The Town of Levack has an interesting and unique history which no other community in the City of Greater Sudbury can compare to. From the creation of the jitney to the gravel trains that operated in the 1940s, Levack residents have always been innovative people capable of generating a solution to any problem.
While the Town of Levack may be small in size, the people of this close-knit community have always been big at heart. Their willingness to help a neighbour and their dedication to the growth and prosperity of their town serves as a shining example of how we all should live.
Throughout the history of Levack, many businesses were established that encouraged the permanency of the community. Among these were the usual general stores and post offices, but this town had something that no other town had: they had a jitney.
By the late 1950s or early 1960s, INCO decided to get out of the business of owning towns. The houses and the land lots were put up for sale and the residents of Levack were able to purchase the homes that they had been renting or buy new lots on which to build. Now that the townspeople owned their own properties, they decided to renovate their homes (some to such an extent that the original structure was no longer visible).
During this time, a medical centre was built and the old curling rink and outdoor hockey rink were replaced with a new indoor arena and community centre. The local Credit Union relocated to their new building on Main Street and many other businesses expanded their operations.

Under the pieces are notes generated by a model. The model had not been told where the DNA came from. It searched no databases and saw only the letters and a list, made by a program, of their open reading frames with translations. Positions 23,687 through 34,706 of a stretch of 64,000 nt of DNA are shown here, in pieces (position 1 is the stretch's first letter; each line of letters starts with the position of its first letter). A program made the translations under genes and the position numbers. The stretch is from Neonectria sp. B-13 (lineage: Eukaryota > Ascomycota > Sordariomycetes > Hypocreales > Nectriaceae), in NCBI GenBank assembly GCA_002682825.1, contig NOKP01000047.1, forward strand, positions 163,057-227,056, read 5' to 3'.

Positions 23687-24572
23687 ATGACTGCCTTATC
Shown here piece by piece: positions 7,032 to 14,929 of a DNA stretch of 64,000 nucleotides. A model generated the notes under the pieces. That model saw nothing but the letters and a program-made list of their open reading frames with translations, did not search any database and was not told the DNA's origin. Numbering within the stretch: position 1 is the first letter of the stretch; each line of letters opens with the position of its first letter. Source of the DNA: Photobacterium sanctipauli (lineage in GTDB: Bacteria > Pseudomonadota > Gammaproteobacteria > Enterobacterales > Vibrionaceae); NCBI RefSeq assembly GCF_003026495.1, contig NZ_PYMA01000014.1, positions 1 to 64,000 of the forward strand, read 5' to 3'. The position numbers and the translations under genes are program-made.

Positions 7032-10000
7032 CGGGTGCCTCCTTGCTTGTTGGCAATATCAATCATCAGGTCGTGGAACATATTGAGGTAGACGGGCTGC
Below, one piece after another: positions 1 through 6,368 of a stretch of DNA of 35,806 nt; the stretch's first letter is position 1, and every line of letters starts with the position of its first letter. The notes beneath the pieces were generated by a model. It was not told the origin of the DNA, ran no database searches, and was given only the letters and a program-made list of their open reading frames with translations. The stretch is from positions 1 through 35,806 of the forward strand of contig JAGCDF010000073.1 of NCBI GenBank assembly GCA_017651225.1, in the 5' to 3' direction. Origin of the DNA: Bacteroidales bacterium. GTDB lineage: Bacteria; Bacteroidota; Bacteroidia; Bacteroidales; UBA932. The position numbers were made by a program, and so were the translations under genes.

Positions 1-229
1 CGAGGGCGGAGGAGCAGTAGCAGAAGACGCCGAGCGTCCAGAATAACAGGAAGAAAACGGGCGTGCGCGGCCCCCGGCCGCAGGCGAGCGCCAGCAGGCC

By 1970, Levack had grown into a welcoming and inviting community in which to live and on January 1, 1973, as part of a Provincial Government initiative, Levack, Dowling and Onaping were effectively combined to form the Municipality of Onaping Falls, a part of the new Regional Municipality of Sudbury. This arrangement lasted for almost twenty years and required many adjustments on the part of the townspeople from all affected communities.
On January 1, 2001, the Municipality of Onaping Falls, along with other communities throughout the Regional Municipality of Sudbury, joined to form the City of Greater Sudbury.
Today, residents of Levack continue to embody the sense of unity and friendship that was responsible for the successful development of this close-knit community.
Read more about the history of Levack here.
Of the three towns that make up the former Municipality of Onaping Falls, the Town of Onaping is the youngest, having only been established in the 1950s. Still, this community has a fascinating history of triumph and determination. What began as a company mining town that many thought wouldn’t last quickly grew to become a permanent settlement that residents today are proud to call “home”.
Onaping, originally known as Hardy, overcame the negative image associated with a mining settlement and through courage and dedication, managed to convert the naysayers into town supporters.
Today, the Town of Onaping is a valuable community within the City of Greater Sudbury and its contributions to our collective history will not soon be forgotten.
Read more about the history of Onaping here.
- The History of Levack — Read a brief history of Levack, Ontario, written by former resident Michael Kavluk.
- The INCO Triangle Digital Archives — The INCO Triangle was a monthly publication produced by the International Nickel Company for its employees between the years of 1936 and 1998. The Greater Sudbury Library, along with the Greater Sudbury Heritage Museum partnered with Vale, Cambrian College and City of Greater Sudbury to scan all the estimated 600 issues and make them accessible to the public online.